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Let $V = \mathbb{C}$ be the field of complex numbers regarded as a vector space over the field of real numbers (with the usual operations). Find a function T: V → V such that T is a linear transformation on the real vector space V , but such that T is not a linear transformation when V is regarded as a vector space over the field of complex numbers.


My thoughts:

If a complex vector space over a real field is linear, but not linear when over a field of complex numbers. Then isn't that just any normal transformation? i.e. if T(x) is linear over a real field, then $T(\alpha x) = \alpha T(x)$ with $\alpha \in \mathbb{R}$, since any complex number multiplied by a real number is still complex, but if $\alpha \in \mathbb{C}$, then two complex number would produce a real number, i.e no long linear?

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Hint: Try complex conjugation.

In fact, because the complex plane has dimension $1$ as a vector space over $\mathbb C$, every $\mathbb C$-linear transformation of the complex plane is given by $z \mapsto wz$ for $w = a +bi \in \mathbb C$, and so its matrix as a $\mathbb R$-linear transformation with respect to the canonical basis is of the form $$ \begin{pmatrix} a & -b \\ b & \hphantom- a \end{pmatrix} $$ Of course, not all $\mathbb R$-linear transformations of the plane have this special form.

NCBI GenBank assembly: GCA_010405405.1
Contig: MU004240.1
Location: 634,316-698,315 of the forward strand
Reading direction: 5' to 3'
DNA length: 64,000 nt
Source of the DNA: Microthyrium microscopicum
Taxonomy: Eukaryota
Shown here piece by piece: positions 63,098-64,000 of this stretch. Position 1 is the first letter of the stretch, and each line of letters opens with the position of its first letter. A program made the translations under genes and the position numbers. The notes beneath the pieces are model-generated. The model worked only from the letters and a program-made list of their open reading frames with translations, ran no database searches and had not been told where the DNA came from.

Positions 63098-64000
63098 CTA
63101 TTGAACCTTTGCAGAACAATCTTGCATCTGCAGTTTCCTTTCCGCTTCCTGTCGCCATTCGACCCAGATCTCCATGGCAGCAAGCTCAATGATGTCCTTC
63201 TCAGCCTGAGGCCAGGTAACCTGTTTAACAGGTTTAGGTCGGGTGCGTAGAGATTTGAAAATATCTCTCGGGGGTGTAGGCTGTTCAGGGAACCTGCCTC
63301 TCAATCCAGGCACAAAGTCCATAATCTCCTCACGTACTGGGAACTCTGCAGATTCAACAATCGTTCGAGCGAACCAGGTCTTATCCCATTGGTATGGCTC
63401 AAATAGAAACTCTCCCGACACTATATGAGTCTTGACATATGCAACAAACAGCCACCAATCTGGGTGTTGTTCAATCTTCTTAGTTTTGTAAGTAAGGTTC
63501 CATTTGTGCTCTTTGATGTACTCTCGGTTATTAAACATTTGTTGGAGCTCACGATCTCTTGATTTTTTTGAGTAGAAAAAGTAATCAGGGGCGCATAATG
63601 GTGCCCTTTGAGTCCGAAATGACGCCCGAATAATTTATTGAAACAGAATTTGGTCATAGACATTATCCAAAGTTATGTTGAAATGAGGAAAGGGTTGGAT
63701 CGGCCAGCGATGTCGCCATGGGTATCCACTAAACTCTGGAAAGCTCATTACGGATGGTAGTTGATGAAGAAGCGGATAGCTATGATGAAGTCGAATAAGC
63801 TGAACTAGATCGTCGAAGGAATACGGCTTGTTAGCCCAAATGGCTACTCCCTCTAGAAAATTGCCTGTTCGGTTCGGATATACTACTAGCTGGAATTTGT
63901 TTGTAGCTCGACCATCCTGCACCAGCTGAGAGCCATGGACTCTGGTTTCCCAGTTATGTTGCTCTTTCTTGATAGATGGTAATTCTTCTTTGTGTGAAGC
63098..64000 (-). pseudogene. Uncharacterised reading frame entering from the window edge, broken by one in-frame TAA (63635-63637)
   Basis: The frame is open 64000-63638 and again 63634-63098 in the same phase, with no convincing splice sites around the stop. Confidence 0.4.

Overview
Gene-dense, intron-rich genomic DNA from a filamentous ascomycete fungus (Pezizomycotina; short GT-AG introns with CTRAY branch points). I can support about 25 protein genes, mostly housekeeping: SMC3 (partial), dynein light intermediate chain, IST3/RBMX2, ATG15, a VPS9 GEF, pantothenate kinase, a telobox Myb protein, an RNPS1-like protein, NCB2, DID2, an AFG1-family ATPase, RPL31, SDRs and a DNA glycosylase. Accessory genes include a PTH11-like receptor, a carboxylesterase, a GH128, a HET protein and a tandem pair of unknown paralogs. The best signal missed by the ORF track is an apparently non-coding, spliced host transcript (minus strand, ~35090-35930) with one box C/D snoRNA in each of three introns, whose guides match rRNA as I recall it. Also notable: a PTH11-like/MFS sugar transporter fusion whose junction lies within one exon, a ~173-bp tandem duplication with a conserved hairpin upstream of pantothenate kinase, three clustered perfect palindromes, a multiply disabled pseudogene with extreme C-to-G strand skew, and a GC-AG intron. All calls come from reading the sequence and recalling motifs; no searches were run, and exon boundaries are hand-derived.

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For example $T(a+ib) = -a+ib$. Or $T(a+ib)= b+ia$ some ready examples (the second is the reflection about the line: Im z = Re z.)

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  • $\begingroup$ In fact, any transformation with negative determinant is not $\mathbb C$-linear. $\endgroup$ – lhf Sep 21 '17 at 3:21

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